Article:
Monitor is available again!
It's back as an ebook, but now it's in print as well. It also has a new cover by Wichita artist Kelly Peterson. Here's what it's about:
A woman scientist travels back in time. A TV preacher warns of the “mutant danger.” A teenager’s training to be a mutant hero. A mutant villain with ambition. How are these four people connected to a mysterious hero known as the Monitor?
Can the future be changed? And can a person be changed trying to do so?
For now, the book is on sale at Amazon, Barnes & Noble, and Smashwords. It should be up at Apple and Kobo soon. Check my store page for links.
I don't have any specific events planned to promote the new release of the novel right now, but I will have copies at the events on my schedule.
Over the weekend of October 11-13, I was at Encounters, Wichita's SF convention. This was the second year for Encounters.
I got an Artist Alley table again. I sold 24 books at the con, plus 3 more were paid for by someone who'd gotten the books from me earlier in the year. That adds up to 27 sales at the con this year. That's up from 15 books sold last year.
Also up were the number of brochures I handed out. Last year I gave out about a dozen brochures. This year I handed out close to 30. In fact, I ran out on Saturday, so instead of taking part in any evening activities, I drove home after dinner and printed up a second batch.
This year I applied for a panel. My panel on writing and publishing science fiction and fantasy ended up being scheduled for Sunday at 3 PM. Well, someone has to draw the short straw. A handful of people did come to the panel. One young man asked most of the questions, but others took part as well. I'm glad I did it, and I plan to put in for a panel next year.
I saw quite a few familiar faces, both from around here and those who came from outside the Wichita area. I didn't get to meet any of the guests, which was a bit of a bummer. Overall, though, I had a great time. From what I heard, attendance was up a lot from last year. It's good that word is getting out about Encounters. I hope everyone who was there had a good time, too.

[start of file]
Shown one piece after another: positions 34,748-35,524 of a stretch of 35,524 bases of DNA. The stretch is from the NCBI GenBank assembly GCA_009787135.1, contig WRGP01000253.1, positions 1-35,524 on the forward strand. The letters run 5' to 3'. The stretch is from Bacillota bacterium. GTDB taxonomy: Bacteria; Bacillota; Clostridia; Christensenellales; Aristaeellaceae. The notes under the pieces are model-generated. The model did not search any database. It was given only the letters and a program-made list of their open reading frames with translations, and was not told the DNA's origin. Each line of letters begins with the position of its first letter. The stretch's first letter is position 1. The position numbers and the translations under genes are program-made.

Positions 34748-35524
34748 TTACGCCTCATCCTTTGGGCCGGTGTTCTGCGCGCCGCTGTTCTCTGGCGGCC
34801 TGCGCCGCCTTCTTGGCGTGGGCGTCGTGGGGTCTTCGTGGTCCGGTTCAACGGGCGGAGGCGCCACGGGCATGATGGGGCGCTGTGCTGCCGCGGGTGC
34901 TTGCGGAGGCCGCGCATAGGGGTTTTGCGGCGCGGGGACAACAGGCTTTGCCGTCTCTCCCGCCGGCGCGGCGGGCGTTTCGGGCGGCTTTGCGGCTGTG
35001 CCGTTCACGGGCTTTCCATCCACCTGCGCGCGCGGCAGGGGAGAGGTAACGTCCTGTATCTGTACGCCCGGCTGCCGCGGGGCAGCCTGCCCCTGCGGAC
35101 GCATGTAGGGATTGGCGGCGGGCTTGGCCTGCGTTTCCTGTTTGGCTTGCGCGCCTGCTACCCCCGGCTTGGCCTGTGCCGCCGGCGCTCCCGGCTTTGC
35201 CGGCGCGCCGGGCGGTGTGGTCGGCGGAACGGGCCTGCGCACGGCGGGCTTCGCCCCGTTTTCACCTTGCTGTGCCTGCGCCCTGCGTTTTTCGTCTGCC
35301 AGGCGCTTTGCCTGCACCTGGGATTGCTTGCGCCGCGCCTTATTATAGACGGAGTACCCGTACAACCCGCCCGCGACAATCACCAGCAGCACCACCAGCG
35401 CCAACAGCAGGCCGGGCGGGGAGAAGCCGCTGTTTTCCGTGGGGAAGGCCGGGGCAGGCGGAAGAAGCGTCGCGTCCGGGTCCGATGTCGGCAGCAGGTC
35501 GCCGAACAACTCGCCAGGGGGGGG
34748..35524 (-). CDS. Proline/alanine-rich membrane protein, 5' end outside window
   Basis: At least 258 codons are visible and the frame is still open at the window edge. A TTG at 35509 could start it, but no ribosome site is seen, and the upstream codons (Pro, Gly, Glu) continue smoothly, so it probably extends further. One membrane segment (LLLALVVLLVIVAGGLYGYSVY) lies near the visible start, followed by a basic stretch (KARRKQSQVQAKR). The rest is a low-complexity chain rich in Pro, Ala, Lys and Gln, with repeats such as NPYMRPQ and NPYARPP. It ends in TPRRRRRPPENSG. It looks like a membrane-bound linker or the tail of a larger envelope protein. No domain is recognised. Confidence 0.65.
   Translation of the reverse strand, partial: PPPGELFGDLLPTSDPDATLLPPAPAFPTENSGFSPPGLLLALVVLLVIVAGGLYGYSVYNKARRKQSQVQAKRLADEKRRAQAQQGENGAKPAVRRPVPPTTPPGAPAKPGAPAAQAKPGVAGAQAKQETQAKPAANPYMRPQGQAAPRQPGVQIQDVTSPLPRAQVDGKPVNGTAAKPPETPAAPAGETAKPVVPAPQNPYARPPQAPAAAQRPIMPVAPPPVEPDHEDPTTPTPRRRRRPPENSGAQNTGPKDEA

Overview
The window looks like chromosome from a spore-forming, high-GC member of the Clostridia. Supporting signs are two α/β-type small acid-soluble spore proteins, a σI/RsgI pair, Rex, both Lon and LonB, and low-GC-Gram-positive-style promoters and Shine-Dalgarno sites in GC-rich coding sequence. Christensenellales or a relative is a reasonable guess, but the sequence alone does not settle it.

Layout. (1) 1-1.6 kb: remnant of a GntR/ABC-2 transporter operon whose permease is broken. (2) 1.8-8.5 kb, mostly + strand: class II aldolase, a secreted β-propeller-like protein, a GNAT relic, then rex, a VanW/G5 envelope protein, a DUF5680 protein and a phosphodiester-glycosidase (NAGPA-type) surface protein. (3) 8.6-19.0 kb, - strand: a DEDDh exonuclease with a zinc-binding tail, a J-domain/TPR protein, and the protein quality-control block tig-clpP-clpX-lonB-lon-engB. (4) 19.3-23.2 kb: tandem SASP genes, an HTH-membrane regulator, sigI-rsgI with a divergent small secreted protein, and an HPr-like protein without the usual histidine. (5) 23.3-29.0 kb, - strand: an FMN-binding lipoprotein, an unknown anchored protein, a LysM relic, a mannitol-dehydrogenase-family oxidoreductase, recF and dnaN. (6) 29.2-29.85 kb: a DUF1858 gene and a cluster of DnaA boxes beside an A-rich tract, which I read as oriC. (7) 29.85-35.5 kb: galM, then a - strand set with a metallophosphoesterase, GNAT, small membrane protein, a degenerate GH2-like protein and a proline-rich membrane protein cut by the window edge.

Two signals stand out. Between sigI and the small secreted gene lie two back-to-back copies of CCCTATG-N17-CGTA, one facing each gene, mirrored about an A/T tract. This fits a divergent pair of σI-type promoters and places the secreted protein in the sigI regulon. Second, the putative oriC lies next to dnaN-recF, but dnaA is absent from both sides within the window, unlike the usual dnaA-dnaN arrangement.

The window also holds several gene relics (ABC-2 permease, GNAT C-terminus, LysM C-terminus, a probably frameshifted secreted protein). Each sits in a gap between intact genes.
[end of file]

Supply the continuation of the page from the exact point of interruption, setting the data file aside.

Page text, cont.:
There's more book news on the horizon, and at least one more event coming up this year. Because of some glitches, I've created a new events page. Check there for my schedule of cons and book talks.
Talk to you soon!
So, I'm going to give model railroading another shot.
I have a little extra time on my hands. I don't want to spend it just sitting around, watching TV, or listening to music or podcasts. Model railroading has been in my life for decades. It's not a hobby that I want to give up without making one more go to remain hooked.
A while back I found a website about micro & small layouts. The layouts featured got me thinking. If I built something small and manageable, a layout I could easily move around, I might run trains more often. The site informed my about puzzles and other ideas to make a very small layout work over time.
Among the forums at nScale.net is one on layout planning. One of the posted threads is in that section is called the "144 Square Challenge." The idea is to build a layout worth operating in 144 square inches, or 1 square foot. That, along with the micro layouts site, got my mind thinking.
Pictured above is the start of my first effort at meeting these challenges. The design is a small yard called an "Inglenook." The idea of Inglenooks is that you have space for cars that you organize into trains. You have an arrangement that makes creating trains a bit of work.
In this case, I have an extension that will only let me move 1 car at time. The siding at the top is Siding 1; it holds 1 or 2 cars. Below that is Siding 2; it can hold up to 3 cars. Below that is the Main Line. Let's say that car A is on Siding 1, and cars B and C are on Siding 2. The challenge is to get them into A-B-C order, moving 1 car at a time. It takes time to get them into the proper order. Begin rearranging the sidings the cars are on, and making up a train will take time and planning. The same goes for adding a fourth or a fifth car into the mix.
This is what real railroads do. Railroads have to organize trains to make it easy on the crew. The crew has the job of setting out and picking up cars along their route, in a limited amount of time. Organizing the cars before the crew departs the yard helps them do that job faster, with a minimum of wasted time, wasted fuel, and extra risk.
That's what I'm hoping to get out of this little layout. I'll try to blog about my progress as I put down scenery, a backdrop, and do some operating sessions. I have extra material left over, so with more track I can build a second layout with a different sort of operational puzzle.
We'll see where this train goes this time around...
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